Are we all terrorists these days?

It seems not a week goes by without a story about some new legislation to monitor our communications to some degree. I used to think this was a Labour preserve (remember ID cards) ā€“ to scrutinise us as much as unnecessary. But it seems the Tories are up to the same game (snoopers’ charter). I guess this lends weight my theory that voting powers into the hands of someone you like will eventually lead to a situation where those powers will end up in the hands of someone you don’t like.

Apparently we’re trying to catch terrorists. Okay. For starters, I don’t buy into this idea that we really are after terrorists. I think this is about gaining control over the population. The problem is that so many people buy into it. Talk to anyone under about 30, and you’ll hear such passion (excuse the word) about how it’s for our own good, how it’s necessary to catch t*****ists (arggh!) and how they have nothing to hide (ARGGH!!!). Are we really so content to be watched? I still don’t understand how privacy somehow leads to an assumption that a person is up to no good.

Of course, the Jews had nothing to hide either. Before the Nazis rounded them up, Jews were quite happily living alongside everyone else and no-one really thought twice about it. Then the Nazis gained power because they were voted in. At some point later they defined several groups of people they didn’t like and went about labelling, controlling and eliminating them. By this point it was too late to vote them out or do much else about it. Too much power had already been given away and the population was too scared to confront it. Yes, that’s right; German citizens were afraid of their own authorities.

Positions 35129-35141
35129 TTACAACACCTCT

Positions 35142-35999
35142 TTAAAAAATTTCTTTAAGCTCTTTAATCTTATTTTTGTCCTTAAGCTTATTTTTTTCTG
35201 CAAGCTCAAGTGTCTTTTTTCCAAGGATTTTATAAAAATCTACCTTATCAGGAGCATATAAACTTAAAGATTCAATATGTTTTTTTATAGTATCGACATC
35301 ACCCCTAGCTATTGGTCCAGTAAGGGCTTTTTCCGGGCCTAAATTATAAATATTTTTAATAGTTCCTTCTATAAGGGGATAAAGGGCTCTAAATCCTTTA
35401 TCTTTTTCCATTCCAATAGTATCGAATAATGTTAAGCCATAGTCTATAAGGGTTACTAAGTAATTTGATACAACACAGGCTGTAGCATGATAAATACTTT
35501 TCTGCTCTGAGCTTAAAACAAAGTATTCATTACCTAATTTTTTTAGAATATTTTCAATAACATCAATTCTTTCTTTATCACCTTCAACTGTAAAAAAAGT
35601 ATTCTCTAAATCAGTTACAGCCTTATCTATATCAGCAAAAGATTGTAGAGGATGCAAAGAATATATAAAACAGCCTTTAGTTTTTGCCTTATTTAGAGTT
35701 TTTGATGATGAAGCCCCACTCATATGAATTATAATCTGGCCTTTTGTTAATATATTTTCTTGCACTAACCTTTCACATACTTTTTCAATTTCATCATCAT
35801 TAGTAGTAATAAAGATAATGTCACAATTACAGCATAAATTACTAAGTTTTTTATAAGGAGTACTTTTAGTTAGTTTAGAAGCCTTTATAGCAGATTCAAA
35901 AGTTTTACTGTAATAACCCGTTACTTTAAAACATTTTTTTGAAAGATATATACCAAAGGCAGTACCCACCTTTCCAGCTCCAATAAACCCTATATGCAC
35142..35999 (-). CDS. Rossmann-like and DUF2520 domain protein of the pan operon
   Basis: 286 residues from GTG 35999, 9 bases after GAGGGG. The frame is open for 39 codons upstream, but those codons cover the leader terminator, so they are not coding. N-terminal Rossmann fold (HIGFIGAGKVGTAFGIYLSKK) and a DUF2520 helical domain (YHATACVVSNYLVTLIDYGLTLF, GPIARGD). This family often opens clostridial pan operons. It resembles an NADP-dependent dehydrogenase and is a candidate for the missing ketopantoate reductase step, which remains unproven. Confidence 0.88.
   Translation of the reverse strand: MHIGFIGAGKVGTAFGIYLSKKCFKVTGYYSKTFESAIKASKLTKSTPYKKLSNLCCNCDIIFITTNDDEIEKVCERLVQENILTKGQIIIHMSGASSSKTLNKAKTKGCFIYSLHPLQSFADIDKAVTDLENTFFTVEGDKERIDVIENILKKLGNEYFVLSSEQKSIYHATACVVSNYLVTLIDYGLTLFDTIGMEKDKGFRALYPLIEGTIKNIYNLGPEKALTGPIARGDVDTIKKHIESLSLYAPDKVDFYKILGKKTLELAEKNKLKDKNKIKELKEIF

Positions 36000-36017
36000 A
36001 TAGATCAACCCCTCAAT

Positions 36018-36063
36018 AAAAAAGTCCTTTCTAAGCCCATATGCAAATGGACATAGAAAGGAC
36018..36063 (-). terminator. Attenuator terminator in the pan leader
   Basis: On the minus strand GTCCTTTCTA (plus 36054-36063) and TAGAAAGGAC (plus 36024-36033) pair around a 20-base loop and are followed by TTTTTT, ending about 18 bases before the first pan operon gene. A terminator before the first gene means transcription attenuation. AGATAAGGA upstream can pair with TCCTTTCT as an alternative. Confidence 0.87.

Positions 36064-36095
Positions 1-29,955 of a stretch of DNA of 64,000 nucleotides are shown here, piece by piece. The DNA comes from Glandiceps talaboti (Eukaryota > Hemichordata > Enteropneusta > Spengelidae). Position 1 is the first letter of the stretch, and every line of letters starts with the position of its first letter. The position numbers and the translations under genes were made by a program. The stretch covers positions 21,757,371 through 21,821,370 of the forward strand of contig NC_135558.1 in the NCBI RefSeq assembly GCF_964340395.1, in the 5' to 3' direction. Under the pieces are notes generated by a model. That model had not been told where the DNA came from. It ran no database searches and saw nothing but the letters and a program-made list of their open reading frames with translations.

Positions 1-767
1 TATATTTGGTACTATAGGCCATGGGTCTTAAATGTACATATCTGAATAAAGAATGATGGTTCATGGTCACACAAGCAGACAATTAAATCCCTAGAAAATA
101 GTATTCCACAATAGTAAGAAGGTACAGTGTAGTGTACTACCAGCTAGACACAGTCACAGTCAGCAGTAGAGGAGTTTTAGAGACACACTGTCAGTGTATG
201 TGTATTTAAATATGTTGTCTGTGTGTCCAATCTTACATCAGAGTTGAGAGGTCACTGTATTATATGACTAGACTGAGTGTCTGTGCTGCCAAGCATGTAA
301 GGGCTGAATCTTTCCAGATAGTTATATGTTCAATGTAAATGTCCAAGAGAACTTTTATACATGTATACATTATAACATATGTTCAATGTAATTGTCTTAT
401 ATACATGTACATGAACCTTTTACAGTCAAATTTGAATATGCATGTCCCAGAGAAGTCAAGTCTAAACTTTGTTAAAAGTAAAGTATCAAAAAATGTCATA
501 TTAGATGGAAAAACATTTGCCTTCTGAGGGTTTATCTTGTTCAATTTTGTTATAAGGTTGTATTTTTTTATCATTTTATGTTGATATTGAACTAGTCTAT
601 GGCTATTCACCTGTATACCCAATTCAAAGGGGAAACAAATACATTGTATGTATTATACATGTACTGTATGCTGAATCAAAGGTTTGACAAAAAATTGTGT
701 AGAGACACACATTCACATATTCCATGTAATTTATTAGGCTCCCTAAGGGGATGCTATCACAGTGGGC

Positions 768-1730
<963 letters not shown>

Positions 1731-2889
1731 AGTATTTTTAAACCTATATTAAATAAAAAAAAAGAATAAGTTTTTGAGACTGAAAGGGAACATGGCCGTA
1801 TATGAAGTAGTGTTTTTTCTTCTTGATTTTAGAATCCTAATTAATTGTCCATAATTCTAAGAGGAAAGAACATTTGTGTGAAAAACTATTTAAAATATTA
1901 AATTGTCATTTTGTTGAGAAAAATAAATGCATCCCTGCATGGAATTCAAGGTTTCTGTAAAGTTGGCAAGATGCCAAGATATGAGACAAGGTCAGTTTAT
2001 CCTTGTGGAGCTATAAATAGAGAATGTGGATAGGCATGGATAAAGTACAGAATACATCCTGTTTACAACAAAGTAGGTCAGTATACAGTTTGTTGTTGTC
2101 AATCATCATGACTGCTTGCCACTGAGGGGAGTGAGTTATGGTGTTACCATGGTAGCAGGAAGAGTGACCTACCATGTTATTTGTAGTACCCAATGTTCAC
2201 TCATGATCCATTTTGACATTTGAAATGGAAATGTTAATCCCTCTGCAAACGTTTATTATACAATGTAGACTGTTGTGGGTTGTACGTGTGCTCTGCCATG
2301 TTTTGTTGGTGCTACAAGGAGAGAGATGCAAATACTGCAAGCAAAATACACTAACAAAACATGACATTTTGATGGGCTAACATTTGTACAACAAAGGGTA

Today we have a situation where an elected government is telling us that vast civilian surveillance and control is necessary to catch terrorists. The problem I see with this is that we don’t know what a terrorist is considered to be. Who makes the definition? You can be quite sure it’s not the person who cast the vote. And so there is no way of telling whether today’s free man is tomorrow’s terrorist until someone is charged with the offence of being one. You need to hope you’re on the party line all the time. People, these days, are becoming afraid of those in power.

I’m seeing a pattern emerging.

This is surely unhealthy. If we go about our lives day to day, thinking those in power are to be feared, I can imagine how this might lead to feelings of guilt and how that might lead to a sense that we really are doing something wrong. This is supposition I admit, but I don’t think it’s far-fetched. I know people younger than 30, to whom I alluded to above, who believe we need to be watched, and, whom I’ve mentioned in a previous post, have no concept of privacy (so they don’t mind it).

It may be too late to have this debate. But it hopefully isn’t too late to start bearing in mind how we can start clawing some basic privacy and human dignity back from those who really shouldn’t have taken it in the first place.


About sebpringle1975

Twitter @sebpringle1975
This entry was posted in Democracy, Europe, Huxley, Kafka, Libertarianism, Orwell, perpetual war, Politicians, Politics, Surveillance, Terrorism, Totalitarianism and tagged , , , , , , , , , , , . Bookmark the permalink.

One Response to Are we all terrorists these days?

  1. Pingback: Four million to one | sebpringle

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